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Sun May 12, 2019, 01:09 PM

What Fiction are you reading this week, May 12, 2019?


Happy mother!

I’m becoming disenchanted with A Monstrous Regiment of Women by Laurie R. King. While not entirely awful, weak subplots and melodrama make this one not nearly as enjoyable as the few others I’ve read. I’m not giving up on this series, just not terribly pleased with this particular tale.

The Light Between Oceans by M.L. Stedman was absolutely intense and heartbreaking, after a bit of a slog through the setup. My next audible is Small Wars by Lee Child.

Wishing you all a most pleasant day and happy reading. Do tell us about it.

And don’t forget, love your mother…
Earth.

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Reply What Fiction are you reading this week, May 12, 2019? (Original post)
hermetic May 2019 OP
rzemanfl May 2019 #1
hermetic May 2019 #4
rzemanfl May 2019 #19
PoindexterOglethorpe May 2019 #2
hermetic May 2019 #7
PoindexterOglethorpe May 2019 #13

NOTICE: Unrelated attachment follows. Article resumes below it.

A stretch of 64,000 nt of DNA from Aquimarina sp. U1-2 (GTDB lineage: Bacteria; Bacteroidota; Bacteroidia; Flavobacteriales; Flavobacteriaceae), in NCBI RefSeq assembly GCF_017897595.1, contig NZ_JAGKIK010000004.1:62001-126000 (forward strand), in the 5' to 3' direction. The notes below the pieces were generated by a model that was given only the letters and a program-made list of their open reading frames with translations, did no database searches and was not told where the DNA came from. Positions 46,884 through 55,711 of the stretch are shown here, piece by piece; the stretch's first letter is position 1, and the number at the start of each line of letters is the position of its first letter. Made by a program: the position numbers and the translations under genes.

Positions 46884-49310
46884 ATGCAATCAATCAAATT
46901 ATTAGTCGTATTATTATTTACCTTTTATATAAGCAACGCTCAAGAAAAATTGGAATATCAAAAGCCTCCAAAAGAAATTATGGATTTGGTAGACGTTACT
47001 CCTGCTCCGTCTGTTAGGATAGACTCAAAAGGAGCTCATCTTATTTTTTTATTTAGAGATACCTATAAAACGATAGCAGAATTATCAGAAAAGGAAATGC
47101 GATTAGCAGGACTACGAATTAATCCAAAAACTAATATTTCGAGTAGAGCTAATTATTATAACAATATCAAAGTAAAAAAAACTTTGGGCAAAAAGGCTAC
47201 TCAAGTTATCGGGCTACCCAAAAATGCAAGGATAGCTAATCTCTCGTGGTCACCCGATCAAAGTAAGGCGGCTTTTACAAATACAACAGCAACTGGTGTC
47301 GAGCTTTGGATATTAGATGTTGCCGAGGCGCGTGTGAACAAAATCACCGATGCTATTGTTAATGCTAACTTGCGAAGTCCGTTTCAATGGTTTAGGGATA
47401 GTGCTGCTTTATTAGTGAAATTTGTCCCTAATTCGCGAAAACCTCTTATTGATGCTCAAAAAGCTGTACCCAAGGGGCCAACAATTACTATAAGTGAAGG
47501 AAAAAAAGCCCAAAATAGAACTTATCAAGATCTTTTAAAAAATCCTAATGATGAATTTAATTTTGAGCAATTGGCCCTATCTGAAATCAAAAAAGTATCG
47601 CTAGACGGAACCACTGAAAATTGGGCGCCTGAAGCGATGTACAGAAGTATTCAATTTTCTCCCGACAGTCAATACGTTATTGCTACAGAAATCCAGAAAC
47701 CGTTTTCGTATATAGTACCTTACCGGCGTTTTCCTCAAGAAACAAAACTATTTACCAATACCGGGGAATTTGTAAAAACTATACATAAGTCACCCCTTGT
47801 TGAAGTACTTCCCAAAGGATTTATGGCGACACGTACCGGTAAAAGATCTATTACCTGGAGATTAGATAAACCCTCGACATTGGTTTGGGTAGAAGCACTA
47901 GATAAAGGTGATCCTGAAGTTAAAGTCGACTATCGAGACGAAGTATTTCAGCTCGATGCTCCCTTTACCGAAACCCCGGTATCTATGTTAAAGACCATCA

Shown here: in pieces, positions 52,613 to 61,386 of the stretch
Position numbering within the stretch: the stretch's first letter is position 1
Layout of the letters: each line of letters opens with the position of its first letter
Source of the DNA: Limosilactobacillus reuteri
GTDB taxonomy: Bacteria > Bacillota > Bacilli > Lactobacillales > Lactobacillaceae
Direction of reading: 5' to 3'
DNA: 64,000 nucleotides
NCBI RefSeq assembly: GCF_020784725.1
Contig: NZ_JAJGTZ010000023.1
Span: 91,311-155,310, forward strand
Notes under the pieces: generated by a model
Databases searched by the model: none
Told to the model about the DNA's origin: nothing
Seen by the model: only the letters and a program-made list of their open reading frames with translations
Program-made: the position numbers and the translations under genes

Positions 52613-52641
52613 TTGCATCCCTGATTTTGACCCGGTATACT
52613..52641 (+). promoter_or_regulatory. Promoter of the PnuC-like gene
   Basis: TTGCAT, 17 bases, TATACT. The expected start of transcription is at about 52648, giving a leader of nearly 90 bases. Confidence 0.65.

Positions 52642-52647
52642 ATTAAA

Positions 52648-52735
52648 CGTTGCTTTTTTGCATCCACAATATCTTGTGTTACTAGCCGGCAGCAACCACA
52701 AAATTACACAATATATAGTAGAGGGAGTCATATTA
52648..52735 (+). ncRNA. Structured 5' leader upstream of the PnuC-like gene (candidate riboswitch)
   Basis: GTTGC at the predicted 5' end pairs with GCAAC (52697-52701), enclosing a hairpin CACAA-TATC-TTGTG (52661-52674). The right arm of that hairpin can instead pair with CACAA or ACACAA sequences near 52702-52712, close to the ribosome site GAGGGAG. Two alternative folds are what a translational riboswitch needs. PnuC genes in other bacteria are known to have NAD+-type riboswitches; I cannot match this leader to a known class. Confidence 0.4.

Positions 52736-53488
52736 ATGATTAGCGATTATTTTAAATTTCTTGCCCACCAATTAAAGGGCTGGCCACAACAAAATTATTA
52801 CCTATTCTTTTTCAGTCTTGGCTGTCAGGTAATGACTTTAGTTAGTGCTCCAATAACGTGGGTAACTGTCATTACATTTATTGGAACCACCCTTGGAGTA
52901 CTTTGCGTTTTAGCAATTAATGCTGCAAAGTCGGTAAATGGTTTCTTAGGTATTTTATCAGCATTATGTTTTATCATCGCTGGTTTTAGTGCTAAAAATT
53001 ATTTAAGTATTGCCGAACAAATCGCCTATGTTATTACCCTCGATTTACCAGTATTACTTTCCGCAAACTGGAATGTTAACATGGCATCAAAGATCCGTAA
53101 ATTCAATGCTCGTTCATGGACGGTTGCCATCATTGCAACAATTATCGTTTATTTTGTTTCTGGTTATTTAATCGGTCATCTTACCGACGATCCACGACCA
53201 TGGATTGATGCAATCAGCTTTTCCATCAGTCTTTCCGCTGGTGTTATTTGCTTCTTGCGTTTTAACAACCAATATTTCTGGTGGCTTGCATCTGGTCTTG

bobbieinok May 2019 #3
hermetic May 2019 #8
bobbieinok May 2019 #14
Clash City Rocker May 2019 #5
hermetic May 2019 #10
Clash City Rocker May 2019 #22
trev May 2019 #6
hermetic May 2019 #9
dameatball May 2019 #11
hermetic May 2019 #16
matt819 May 2019 #12
hermetic May 2019 #17
happybird May 2019 #15
hermetic May 2019 #18
japple May 2019 #20
hermetic May 2019 #21

Response to hermetic (Original post)

Sun May 12, 2019, 01:23 PM

1. I am ashamed to say I'm reading

the latest in the Jack Reacher series.

On edit: I should have read all of yours. Now I don't feel so bad.

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Response to rzemanfl (Reply #1)

Sun May 12, 2019, 01:42 PM

4. LOL

Hey, there's no shame in reading Reacher.

“Jack Reacher is the coolest continuing series character now on offer.”—Stephen King

“Child is a superb craftsman of suspense.”—Entertainment Weekly

“Easily the best thriller series going.”—NPR

Lots of us here enjoy these books. That's what it's all about.

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Response to hermetic (Reply #4)

Sun May 12, 2019, 04:01 PM

19. I miss Travis McGee, sigh. n/t

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Response to hermetic (Original post)

Sun May 12, 2019, 01:30 PM

2. The Homecoming by Andrew Pyper.

It's his most recent.

Quoting from the flap (because I couldn't state it so succinctly) After the death of their absentee father, Aaron and Bridge Quinlan travel to a vast rain forest property in the Pacific Northwest to hear the reading of his will. There, they encounter their mother and troubled sister, Franny, and are shocked to discover the will's terms: in order to claim their inheritance, they must remain at the estate for thirty days without any contact with the outside world.